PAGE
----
Posts Tagged ‘NATO’

Notes From Underground: The World Is Talking Turkey

August 12, 2018

For a long time now, we at NOTES FROM UNDERGROUND have been discussing the danger of Turkish President Erdogan in his role as a potential disruptor to stability in the Middle East. Last week’s violent action in Turkey’s stock and currency markets is just one element of the instability for which Erdogan can be held responsible.

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Notes From Underground: It’s Good News Week (Hedgehoppers Anonymous)

December 20, 2016

The world is fraught with troubling news of assassinations, terrorist atrocities and confrontation between China and the U.S. But in the financial news it is all about the DOW PUSHING 20,000. To quote Mr. Natural: “What does the Dow 20,000 mean? It don’t mean SH*T.” We become enamored with numbers but in real financial terms 20,000 is meaningless on its own. The U.S. equity markets are enthralled with the possibilities that a Trump presidency will present. Three weeks ago Rick Santelli laid it out very well. He noted if trump was successful in reforming the ACA, realizing genuine corporate and personal tax simplification and reform, and rolling back some of the regulations burdening small and medium businesses the Trump administration would be an unmitigated success. If the Dow is the barometer, then Mr.Trump should declare victory and spend the next four years writing his autobiography.

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Notes From Underground: Is Nato Over? The Answer Lies In Turkey

December 12, 2016

The question for the political uncertainty confronting global markets will be the rollback of the U.S. influence via the reduction of its presence in various regional treaty agreements. Trump’s “faux pas” over Taiwan should cause the entire NATO structure to be reviewed. The ONE CHINA issue was pledged by the Nixon/Kissinger framework forged during the détente with China. The People’s Republic of China maintained that Taiwan’s independence was a domestic affair and should be resolved by the Chinese people. But the bottom line for the U.S. was: Would Washington risk a thermonuclear war to maintain Taiwan’s independence? Well, a similar question is relevant today in regards to Turkey. Would the U.S. risk war with Russia if Vladimir the Magnificent attacked Turkey in an effort to further destabilize the Middle East, resulting in a greater Iranian presence and further strengthening the KURDS?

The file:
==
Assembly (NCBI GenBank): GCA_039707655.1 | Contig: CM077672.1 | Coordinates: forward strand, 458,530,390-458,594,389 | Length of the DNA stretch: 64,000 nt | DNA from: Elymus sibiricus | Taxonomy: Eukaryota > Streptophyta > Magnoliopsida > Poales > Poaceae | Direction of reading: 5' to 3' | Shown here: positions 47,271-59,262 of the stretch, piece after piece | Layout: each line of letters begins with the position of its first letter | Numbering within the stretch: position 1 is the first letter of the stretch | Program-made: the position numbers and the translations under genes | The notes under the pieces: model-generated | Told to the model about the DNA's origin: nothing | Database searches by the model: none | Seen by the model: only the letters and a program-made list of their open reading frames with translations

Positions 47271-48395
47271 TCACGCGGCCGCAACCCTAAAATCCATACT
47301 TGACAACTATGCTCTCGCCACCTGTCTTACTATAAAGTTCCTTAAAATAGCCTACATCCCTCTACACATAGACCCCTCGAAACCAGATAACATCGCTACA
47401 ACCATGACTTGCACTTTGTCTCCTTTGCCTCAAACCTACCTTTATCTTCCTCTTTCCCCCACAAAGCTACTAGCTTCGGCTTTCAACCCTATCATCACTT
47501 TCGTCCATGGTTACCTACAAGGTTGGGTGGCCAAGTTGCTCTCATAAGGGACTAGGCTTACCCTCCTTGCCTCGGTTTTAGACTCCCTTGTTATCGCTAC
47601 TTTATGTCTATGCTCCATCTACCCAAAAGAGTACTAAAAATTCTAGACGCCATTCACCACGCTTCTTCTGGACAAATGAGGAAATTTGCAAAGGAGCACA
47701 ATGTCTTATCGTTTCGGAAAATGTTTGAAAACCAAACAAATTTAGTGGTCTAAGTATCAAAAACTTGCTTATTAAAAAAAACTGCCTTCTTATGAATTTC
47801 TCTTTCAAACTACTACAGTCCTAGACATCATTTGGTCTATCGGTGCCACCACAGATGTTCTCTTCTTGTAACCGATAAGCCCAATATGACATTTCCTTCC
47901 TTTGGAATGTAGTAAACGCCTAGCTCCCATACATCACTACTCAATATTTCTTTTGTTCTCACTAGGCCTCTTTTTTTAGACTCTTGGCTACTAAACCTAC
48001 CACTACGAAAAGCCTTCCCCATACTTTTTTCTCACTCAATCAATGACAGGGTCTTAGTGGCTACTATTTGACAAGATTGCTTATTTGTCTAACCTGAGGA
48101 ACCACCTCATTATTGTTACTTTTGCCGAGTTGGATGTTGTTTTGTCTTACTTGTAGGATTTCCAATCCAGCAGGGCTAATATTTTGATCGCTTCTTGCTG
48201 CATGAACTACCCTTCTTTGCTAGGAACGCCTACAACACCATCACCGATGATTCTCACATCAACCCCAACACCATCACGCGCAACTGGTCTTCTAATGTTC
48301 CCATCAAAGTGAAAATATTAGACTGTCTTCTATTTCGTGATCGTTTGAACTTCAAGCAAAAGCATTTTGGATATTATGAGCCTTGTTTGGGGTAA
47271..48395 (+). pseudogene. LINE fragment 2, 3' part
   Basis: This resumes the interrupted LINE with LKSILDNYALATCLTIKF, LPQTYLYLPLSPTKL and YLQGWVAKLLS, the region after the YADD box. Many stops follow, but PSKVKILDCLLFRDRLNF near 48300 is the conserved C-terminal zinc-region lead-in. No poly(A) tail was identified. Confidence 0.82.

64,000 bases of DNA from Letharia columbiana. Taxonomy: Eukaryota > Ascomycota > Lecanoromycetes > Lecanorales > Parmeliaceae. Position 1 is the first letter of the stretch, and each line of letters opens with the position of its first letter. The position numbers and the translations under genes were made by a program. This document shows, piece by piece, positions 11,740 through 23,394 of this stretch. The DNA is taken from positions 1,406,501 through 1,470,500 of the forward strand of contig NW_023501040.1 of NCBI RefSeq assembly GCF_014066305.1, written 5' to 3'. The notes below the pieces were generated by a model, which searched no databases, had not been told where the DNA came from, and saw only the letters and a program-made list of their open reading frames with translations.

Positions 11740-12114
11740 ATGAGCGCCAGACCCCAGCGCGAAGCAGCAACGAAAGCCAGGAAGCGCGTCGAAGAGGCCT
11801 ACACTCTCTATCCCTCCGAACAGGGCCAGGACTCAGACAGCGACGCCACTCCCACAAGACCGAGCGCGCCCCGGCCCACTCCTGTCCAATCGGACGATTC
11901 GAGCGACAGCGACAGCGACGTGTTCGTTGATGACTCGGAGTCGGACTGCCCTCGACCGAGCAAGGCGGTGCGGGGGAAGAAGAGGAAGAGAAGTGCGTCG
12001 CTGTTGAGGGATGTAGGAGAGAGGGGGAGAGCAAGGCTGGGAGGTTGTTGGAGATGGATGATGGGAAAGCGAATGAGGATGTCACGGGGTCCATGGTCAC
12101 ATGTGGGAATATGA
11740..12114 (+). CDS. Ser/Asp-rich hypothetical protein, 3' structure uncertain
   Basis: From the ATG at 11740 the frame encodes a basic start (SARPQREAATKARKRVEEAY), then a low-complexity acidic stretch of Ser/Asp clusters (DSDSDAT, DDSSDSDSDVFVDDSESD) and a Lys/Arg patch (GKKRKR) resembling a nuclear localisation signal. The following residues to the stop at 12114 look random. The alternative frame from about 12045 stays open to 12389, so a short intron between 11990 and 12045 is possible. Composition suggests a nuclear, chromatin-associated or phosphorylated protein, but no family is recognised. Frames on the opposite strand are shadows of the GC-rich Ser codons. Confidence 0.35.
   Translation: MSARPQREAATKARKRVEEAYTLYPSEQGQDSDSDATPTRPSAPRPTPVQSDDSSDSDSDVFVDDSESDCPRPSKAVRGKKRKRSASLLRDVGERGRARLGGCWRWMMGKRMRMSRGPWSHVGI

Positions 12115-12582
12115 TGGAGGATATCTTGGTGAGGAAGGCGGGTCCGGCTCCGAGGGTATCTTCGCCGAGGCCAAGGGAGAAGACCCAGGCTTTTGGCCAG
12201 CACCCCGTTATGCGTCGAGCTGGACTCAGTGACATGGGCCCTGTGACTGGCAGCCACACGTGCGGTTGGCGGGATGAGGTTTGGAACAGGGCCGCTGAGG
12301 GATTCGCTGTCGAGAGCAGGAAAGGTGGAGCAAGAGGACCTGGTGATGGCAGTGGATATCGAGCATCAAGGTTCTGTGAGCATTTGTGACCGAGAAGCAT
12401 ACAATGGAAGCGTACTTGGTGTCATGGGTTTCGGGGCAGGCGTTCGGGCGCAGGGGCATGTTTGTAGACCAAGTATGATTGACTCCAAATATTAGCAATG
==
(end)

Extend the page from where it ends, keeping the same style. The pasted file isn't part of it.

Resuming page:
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Notes From Underground: Low Probability, High Impact Events

April 11, 2016

When Alan Greenspan was Fed Chairman he would regularly orate on the concept of low probability events that could create disruption in the global financial system. These events are not BLACK SWANS because by definition a black swan is unknowable nor foreseeable. So it is time to take a survey of what Greenie called low probability:

1. Paul Ryan being parachuted into the candidacy for the Republican Party. There is a possibility but is a potential problem, which could rip apart the GOP. What would the fallout be for financial markets if the U.S. was splintered into a three- or four-party system? The same could be said for the Democratic Party if there was a revolt by the left-wing in response to the super delegates. The issue for the Democrats will rise to the fore if Hilary Clinton were to lose New York. Bernie Sanders is a low probability bet but his impact would be great.

2. The probability of Russia attacking Turkey, which could result in the break-up of NATO. If Putin attempts to seek revenge against President Erdogan by providing support to the Kurds against Turkey, the U.S. and its NATO allies would be forced to decide if they were willing to risk war with Russia to honor its commitment to a friend. Imagine what happens to the political situation in Europe if NATO were demolished because of its failure to honor Article 5, which asserts that an attack on one is an attack on all.

3. The June 23rd vote by the U.K. on Brexit results in a vote to leave. Not sure this is a low probability event but it will certainly have a HIGH IMPACT. The greatest outcome will be that others in the EU will request a referendum for this was certainly articulated in the recent Dutch vote on the EU’s agreement with the Ukraine. The most volatile result of a Brexit would be the pursuit of a referendum by German voters. The myriad articles on German unhappiness with the ECB are a mere prelude to what a vote in favor of Brexit would result in for the rest of EU. If you want a good sense of the arrogance of the European elite, watch Mario Monti’s CNBC appearance from today. Mr. Monti decried the outbreak of democracy in Europe and was very critical of David Cameron for falling in the trap and calling a referendum.